Ari, when we deepen our work on ourselves (take on new issues, explore more deeply things we already are aware of in ourselves, challenge ourselves in new ways...) it does have a tendency to get the eating disorder more activated.
That shouldn't surprise us because the disorder is a major coping skill. When it "sees" that the work we are doing on ourselves is provoking feelings (anxiety, for instance), it immediately thinks it can (and should) help. It only knows how to help in one way, though- manipulating food and weight. I understand how tempting it is to fall back into the dramatic behaviors of the ED, but try not to, at least not significantly and dangerously so- it really only makes things worse (and doesn't solve anything).
So, let's see what we can do with this ambivalence thing. I know it's a tough one to deal with- we are conditioned to be so afraid of it.
Listening to ambivalence (or its inherent "sides") doesn't mean we automatically have to follow anything it "tells" us. If we approach this diplomatically it can help. Say we imagine we are the mediator in a meeting where all our different emotions, thoughts and beliefs have come to be heard. The fair thing in a meeting like this is for each "side" to have time and space to speak, and to be respectfully listened to.
We often become afraid that if we let a "side" speak something bad will happen. Ironically, something "bad" is much more likely to happen when we don't allow all our voices to be heard. It's been my experience that so much of what people want is simply to be heard. So often when I meet with families and we let everyone say their truths, things calm down. This isn't always true, but many times people have gotten into what look to be huge relational problems, when really what has happened is that people just don't feel like others are listening to them- and what started as something simple to remedy then leads to bigger and bigger problems.
The various aspects of ourselves are the same way, so if we can allow them all to be heard and taken seriously, they will likely calm down and not make noisy, increasingly demanding statements.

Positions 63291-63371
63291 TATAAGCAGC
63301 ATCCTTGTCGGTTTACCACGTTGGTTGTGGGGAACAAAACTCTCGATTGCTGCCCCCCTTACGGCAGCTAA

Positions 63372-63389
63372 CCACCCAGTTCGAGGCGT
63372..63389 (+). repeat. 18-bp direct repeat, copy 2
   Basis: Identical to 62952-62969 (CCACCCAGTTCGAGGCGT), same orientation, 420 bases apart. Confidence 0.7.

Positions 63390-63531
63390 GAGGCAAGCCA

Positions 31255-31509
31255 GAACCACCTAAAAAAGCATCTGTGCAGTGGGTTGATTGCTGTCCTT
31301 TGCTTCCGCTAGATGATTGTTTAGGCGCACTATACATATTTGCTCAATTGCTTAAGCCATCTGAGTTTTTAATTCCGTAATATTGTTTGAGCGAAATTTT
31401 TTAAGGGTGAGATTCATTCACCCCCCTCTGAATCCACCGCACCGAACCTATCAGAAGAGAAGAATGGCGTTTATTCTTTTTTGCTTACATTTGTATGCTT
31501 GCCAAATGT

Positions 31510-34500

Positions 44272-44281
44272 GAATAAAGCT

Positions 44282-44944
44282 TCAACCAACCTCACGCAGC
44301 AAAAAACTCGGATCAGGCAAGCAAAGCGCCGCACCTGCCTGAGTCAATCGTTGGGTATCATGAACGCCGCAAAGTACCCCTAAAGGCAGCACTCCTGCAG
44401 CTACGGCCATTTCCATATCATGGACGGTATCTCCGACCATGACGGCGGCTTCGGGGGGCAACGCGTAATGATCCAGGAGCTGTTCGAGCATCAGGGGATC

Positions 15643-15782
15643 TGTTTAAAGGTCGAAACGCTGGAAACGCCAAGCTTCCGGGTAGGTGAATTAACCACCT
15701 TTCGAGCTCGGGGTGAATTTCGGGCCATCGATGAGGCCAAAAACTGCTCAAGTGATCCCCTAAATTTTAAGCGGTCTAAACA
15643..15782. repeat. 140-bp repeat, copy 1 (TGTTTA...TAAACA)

So, how does this actually look in terms of work on ourselves? I suggest we work on this not inisolation - especially at the beginning when we are learning to listen to "all sides." My vote is for working on it in therapy, but there are other places that can be perfectly safe too.
Then, we just have to try to listen, and not get in the way of what different aspects of ourselves are saying. There will likely be a range of things we "hear," things like: I'm sick of feeling so sick and tired all the time, I don't know any other way to be in the world except for with the ED, I'd have so much more time if I wasn't using the ED so much, I like how it feels after I purge, I'm lonely and wish I had more friends...
Our job is to let all these seemingly disparate thoughts just be there. Not to do anything with them or about them. Just let them be. (I know, I know, easier said than done...). Deciding what, if anything, to do with them is "step B." Step A is simply to acknowledge everything that's true for us at that moment.
Developing tolerance for ambivalence happens as we gain experience listening to everything we have to say to ourselves. But I do really recommend everyone works on this with help- it can feel formidable to take this on by ourselves. Once we get good at it, we can practice by ourselves- that's fine- but not until we feel some confidence in our ability to tolerate these emotions and thoughts.